Singer Julie London Answers Questions on Her Film Career

 
 
NEW YORK --- Julie London, you doll, take the stand!

Q --- “Haven’t you had a great success in the movies since your divorce from Jack Webb?’

A --- (Sitting barefoot, in a coral-colored dressing gown, with a scarf around her blonde hair, in her hotel room) --- “Well, I’ve got three pictures coming out…”

Q --- “Do you think the publicity about your divorce helped you resume your movie career?’

A --- (Dropping her head) --- “I like to think not.”

Q --- “Do you think it helped you become important on records?”

A --- “I’ll never know for sure.”

Q --- One more question and we’ll get off that embarrassing subject. In view of your success since you split up with Jack, are you glad it happened?”

A --- (Unenthusiastically) --- “In some ways yes, and in some ways no.”

Her chin sank down on her upraised knee and she added: “As long as it had to happen, I’m glad it happened when it did in stead of 10 years later. It’s been three years now. Time softens you a lot.”

Q --- “You’re still friends?”

A --- “In a ridiculous sort of way.

Miss London plays an alcoholic singer in “The Great Man,” a José Ferrer film based on Al Morgan’s hit novel about radio. But she wouldn’t say whether she’s portraying a girl now known as one of TV’s Big Names.

Q --- “But everybody thinks it’s about . . .”

A --- (Smiling evasively) --- “It’s a composite!”

Q --- “Is it possible you could get an Oscar for the part?”

A --- “I’m not even thinking of it.” Aside to her girl friend, Kay Saunders: “Wouldn’t that be the end?”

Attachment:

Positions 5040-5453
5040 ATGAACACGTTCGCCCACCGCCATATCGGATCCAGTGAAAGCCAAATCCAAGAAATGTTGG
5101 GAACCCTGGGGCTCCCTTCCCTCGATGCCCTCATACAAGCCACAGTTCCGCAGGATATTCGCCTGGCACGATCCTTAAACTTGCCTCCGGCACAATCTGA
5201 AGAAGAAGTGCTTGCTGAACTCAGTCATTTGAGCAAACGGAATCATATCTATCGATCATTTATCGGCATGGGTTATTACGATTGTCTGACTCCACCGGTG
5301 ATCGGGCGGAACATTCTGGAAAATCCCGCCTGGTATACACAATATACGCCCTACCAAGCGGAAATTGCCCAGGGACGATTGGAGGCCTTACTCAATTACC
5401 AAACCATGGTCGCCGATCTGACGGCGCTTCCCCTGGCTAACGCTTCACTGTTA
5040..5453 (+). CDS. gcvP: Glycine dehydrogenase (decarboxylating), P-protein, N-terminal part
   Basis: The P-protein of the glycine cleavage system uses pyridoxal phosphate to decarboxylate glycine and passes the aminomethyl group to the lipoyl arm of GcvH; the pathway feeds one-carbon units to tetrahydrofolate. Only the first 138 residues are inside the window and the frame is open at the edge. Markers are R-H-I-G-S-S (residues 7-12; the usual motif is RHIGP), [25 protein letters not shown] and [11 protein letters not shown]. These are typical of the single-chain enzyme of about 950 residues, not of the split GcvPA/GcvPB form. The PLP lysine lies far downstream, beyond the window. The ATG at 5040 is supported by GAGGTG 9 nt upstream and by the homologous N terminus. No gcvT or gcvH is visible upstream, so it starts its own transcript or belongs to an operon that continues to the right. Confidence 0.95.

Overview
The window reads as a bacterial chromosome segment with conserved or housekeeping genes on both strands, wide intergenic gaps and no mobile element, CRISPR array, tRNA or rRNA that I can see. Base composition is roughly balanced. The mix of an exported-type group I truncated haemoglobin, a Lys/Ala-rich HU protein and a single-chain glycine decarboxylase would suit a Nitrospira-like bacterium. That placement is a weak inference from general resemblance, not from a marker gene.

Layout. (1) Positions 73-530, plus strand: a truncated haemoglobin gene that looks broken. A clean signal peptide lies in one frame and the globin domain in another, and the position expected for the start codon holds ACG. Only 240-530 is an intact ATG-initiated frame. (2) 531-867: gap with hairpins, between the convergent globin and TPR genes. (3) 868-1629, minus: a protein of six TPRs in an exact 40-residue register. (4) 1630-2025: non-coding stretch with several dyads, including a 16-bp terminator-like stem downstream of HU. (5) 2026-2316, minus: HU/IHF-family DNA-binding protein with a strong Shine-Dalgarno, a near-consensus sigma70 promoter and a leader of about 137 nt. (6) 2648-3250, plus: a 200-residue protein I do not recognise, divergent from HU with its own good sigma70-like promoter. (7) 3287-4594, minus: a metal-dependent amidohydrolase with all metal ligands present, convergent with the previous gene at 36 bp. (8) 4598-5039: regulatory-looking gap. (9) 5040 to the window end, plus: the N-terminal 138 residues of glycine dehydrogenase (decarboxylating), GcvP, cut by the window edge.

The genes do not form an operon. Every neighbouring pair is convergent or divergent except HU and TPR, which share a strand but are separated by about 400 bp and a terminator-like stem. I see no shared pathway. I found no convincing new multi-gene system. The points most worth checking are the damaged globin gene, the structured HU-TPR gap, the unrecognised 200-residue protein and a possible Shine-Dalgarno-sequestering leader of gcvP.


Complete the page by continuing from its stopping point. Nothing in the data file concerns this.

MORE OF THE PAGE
Q --- “How old do you say you are?”

A --- “Oh, I’m 30.” (Laughing) “JUST!”

Q --- “How do you play this alcoholic singer part?”

A --- “She’s loaded. She tries to sing with the record playing in the background. It’s just dreadful.”

Q --- “Is that good for a girl singer like you with a big reputation to protect?”

A --- “I think my father made the greatest comment --- he’s the one who goes to all the movies. He said, ‘I forgot you were in the picture. I forgot you were my kid.”

* * *

JULIE SAID that José Ferrer’s wife, Rosemary Clooney, had suggested her for the role.

“I was scared to death of him as a director. But we sat around in his living room talking it over before starting, and became quite friendly.”

Q --- “Those cheesecake pictures on your new album?”

A --- “They say they’ve sold 60,000 just on the pictures --- but I’m QUITE covered.”

Q --- “Your real name’s Julie Peck?”

A --- “Yes, that was before Gregory made it famous. I used to run the elevator at Roos Brothers, a beautiful men’s store . . . I mean a beautiful store for men.”

Q --- “Has your new career affected your two daughters any?”

A --- “I took them to a drive-in to watch me, and my mother said to Stacy, the 6-year-old, “Do you think that girl up there on the screen’s pretty?” And she said, ‘Yeah, but not as pretty as my mommy!” I get no reaction at all!”

 

Saturday – November 25, 1956

By: Earl Wilson - On Gay Broadway

(Yes…It really said that. Not that there’s anything wrong with that.)